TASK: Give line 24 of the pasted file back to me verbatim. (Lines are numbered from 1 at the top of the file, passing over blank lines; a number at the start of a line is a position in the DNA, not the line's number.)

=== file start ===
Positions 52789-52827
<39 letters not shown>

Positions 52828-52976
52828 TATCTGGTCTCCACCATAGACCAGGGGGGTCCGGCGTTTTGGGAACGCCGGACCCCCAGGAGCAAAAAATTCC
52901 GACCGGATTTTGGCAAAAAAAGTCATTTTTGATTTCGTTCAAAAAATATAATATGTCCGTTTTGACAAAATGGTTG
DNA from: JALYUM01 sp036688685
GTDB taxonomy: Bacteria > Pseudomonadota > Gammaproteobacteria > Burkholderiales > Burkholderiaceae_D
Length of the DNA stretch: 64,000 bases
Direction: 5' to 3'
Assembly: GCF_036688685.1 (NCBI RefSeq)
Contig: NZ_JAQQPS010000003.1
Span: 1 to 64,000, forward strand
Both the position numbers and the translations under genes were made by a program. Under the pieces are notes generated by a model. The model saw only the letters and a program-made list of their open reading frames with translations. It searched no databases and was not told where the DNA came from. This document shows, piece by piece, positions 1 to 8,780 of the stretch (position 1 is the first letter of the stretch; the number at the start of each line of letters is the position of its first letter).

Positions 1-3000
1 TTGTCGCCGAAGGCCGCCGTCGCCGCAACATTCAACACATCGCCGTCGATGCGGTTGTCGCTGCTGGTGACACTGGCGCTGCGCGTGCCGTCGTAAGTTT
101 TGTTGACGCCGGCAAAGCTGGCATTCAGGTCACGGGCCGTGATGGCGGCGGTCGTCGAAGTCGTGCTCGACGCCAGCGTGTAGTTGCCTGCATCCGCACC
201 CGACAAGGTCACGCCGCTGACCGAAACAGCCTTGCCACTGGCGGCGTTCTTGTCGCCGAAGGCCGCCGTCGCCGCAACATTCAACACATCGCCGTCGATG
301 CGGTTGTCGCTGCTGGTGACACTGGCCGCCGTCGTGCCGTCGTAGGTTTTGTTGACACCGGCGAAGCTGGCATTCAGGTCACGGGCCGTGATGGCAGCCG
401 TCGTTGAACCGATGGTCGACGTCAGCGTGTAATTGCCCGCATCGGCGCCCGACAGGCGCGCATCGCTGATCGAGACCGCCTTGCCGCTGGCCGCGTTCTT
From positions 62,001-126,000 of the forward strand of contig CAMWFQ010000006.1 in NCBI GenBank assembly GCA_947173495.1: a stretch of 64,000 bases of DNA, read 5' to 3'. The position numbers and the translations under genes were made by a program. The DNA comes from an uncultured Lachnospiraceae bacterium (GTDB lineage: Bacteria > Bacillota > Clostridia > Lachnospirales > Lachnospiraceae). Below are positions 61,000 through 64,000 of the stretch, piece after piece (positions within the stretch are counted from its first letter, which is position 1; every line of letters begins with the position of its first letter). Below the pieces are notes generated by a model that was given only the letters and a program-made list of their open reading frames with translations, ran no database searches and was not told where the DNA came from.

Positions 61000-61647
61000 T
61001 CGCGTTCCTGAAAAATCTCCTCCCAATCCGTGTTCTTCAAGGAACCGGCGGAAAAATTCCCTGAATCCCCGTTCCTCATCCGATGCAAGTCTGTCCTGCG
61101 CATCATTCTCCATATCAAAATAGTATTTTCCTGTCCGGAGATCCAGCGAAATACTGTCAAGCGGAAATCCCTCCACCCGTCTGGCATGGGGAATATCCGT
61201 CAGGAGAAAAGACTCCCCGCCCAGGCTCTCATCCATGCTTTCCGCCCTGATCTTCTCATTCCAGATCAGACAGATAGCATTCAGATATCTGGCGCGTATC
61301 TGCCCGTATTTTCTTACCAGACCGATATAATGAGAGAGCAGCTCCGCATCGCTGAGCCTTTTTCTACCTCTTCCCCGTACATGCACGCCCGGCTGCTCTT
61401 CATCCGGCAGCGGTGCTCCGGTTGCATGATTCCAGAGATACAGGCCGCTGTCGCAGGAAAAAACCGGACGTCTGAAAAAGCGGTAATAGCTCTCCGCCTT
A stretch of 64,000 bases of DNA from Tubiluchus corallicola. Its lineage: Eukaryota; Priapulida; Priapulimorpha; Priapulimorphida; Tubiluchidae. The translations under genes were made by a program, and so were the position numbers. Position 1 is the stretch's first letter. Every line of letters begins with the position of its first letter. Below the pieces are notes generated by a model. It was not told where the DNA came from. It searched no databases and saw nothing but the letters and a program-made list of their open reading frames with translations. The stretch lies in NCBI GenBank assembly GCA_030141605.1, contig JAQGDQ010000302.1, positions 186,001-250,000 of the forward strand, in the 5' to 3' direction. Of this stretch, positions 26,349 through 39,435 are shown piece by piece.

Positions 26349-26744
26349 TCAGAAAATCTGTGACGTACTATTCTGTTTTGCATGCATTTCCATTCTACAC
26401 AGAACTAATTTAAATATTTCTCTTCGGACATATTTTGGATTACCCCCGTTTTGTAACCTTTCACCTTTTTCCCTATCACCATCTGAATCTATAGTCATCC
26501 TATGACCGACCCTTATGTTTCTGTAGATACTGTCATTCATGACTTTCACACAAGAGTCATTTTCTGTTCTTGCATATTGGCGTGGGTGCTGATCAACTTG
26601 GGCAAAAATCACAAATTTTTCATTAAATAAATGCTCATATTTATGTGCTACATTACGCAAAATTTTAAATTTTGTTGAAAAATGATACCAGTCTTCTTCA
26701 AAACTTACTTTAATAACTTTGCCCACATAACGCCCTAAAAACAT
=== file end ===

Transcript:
61101 CATCATTCTCCATATCAAAATAGTATTTTCCTGTCCGGAGATCCAGCGAAATACTGTCAAGCGGAAATCCCTCCACCCGTCTGGCATGGGGAATATCCGT